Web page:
Are there alternatives to toxic bug sprays? Should you be applying those chemicals to your skin? Essential Oils have been used to repel bugs safely for decades. Commercially produced insect repellents should be used with caution on young children and the aging. These are the essential oils to repel bugs naturally for the summer. These essential oils have a history of keeping the bugs away when applied to the skin.
- Oil of lemon Eucalyptus – For protection against mosquitos, the CDC (Centers for Disease Control) equally recommends oil of lemon eucalyptus, to synthetic preparations containing DEET, and IR3535 for use on the skin. The CDC found oil of lemon eucalyptus to be more effective than other plant-based treatments. Studies show that products containing 40% oil of lemon eucalyptus was just as effective as products containing high concentrations of DEET. Based upon testing oil of lemon eucalyptus should be re-applied every 4 hours.
Today some sellers have tried to capitalize on technology using ultrasound (inaudible high frequency sounds). Buyer beware these electronic devices have been shown to be ineffective based on studies done by the EPA (Environmental Protection Agency) and many universities.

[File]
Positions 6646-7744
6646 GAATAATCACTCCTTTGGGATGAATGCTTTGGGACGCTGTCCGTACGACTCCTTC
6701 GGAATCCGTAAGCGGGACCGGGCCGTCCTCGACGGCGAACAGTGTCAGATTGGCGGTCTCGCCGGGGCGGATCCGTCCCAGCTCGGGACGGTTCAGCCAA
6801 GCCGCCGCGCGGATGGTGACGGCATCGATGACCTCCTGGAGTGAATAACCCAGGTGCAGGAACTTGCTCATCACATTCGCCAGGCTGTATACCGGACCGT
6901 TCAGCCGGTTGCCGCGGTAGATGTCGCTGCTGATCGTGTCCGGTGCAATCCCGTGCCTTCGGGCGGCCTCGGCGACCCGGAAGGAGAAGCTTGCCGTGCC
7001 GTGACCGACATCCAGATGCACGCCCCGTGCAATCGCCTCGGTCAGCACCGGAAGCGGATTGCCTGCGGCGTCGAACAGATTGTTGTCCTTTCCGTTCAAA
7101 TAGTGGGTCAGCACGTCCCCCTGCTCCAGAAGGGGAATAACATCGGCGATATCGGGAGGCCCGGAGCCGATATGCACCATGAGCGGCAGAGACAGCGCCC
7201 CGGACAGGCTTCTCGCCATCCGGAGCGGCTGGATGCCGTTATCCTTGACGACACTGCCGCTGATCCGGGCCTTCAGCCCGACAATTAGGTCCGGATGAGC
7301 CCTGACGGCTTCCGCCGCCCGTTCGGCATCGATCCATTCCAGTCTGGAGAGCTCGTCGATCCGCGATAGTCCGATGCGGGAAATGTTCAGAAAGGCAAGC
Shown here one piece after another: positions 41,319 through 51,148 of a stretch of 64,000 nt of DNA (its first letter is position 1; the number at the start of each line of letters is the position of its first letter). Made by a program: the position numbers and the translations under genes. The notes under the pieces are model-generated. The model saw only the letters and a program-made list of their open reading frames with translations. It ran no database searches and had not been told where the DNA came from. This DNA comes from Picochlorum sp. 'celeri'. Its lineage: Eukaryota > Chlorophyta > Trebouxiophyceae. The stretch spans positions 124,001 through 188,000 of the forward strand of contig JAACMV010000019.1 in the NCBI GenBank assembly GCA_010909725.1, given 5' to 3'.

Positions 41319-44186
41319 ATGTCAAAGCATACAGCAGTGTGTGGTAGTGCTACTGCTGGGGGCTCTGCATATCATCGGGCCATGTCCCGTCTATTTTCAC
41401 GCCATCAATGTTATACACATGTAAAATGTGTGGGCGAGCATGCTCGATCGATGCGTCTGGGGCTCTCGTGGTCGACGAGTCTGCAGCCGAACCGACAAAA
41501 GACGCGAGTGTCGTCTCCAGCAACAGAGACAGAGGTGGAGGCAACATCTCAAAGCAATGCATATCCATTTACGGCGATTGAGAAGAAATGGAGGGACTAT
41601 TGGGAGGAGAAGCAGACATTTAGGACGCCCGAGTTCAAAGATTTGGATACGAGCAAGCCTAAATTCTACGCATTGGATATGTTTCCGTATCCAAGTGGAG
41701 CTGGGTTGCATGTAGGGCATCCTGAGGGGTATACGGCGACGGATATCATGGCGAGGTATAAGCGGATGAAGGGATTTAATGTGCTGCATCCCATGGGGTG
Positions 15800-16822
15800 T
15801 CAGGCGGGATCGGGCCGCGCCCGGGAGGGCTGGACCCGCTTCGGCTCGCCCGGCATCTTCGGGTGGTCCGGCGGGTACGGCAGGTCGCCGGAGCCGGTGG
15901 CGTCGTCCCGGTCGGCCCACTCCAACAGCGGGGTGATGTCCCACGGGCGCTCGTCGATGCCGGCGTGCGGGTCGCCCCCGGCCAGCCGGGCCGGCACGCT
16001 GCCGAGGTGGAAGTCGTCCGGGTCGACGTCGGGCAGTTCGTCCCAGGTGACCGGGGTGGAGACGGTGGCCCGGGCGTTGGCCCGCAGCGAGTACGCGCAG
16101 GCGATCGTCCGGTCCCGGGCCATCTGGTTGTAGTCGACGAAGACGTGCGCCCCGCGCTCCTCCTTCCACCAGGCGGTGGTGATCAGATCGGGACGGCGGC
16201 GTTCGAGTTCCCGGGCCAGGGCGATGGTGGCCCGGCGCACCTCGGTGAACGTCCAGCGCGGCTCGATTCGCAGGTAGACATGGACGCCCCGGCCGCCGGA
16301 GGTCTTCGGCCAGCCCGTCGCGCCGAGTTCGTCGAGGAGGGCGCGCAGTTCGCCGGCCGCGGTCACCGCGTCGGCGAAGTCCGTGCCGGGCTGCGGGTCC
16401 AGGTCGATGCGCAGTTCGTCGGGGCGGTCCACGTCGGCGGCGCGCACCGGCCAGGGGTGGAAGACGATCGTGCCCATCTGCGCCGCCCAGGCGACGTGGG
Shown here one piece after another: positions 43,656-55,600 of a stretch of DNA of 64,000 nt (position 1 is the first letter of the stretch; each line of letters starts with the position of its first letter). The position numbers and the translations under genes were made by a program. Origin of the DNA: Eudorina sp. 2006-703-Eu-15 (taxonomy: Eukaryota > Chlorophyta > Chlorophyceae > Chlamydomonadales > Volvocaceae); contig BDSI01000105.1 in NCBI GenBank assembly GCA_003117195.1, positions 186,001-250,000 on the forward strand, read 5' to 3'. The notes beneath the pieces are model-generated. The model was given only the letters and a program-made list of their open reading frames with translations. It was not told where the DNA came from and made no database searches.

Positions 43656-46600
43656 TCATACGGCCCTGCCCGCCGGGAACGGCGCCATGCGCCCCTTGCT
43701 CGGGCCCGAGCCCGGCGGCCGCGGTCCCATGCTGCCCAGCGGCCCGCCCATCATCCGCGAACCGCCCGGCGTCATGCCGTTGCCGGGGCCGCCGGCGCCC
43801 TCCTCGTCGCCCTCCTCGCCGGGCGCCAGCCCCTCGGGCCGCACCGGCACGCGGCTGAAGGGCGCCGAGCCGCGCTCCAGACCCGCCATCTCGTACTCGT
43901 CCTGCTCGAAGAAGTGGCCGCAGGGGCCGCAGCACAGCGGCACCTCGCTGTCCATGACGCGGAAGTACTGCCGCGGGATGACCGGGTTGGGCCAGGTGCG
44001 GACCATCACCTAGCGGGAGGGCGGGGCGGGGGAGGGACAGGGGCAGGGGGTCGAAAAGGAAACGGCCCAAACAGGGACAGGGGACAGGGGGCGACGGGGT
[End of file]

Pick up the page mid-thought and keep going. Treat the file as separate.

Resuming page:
Regular extensive DEET exposure has been associated with insomnia, mood disturbances and impaired cognitive function.
- Lavender – it is sweet smelling and it despite that bugs do not like it. Studies suggest that it is only effective when used with other essential oils for mosquitoes, flies and other insects.
- PennyRoyal – be careful with this one. It is a member of the mint family. It is toxic to both mosquitoes and fleas. Unfortunately it is EXTREMELY TOXIC to dogs. This ingredient should be avoided even in shampoos and conditioners with dogs. Dogs that lick on their dry fur after exposure to this oil can die. This has been verified after death by post-mortem chemical examination. Do Not Use PennyRoyal On or Near Your Dog.
- Eucalyptus – In the Journal of Medical Entomology (study of insects), Eucalyptus extract can reduce tick bites and infections. Studies do show that it works to repel flies and mosquitoes. There are unverified reports that it repels dust mites.
- Tea Tree Oil (Melaleuca) – It has been applied to the skin for both lice and scabies. It is considered antiseptic for insect bites. Never take or use orally or ingest. Note that in small concentrations (.1% to 1%), tea tree oil is tolerated and safe for cats and dogs. Improper dilutions of this highly concentrated oil can be harmful to pets. Tea Tree Oils are rapidly absorbed into the body whether taken orally or on the skin. This means topical application of concentrated oil can result in the same toxicity as accidental oral ingestion. Tea tree oil repels ticks and fleas it does not kill them. Use caution when using Tea Tree Oil.
- Lemongrass – pleasant citrus scented oil. Most literature discusses its use to repel mosquitoes. When used with Geranium oil it is effective in repelling ticks.
It should be noted that naturally effective bug repellants are often a combination of oils.
Additional safety should be confirmed with appropriate health professionals (providers) before use. Consumers should thoroughly read all associated warnings and safety information with respect to the proper use of any product.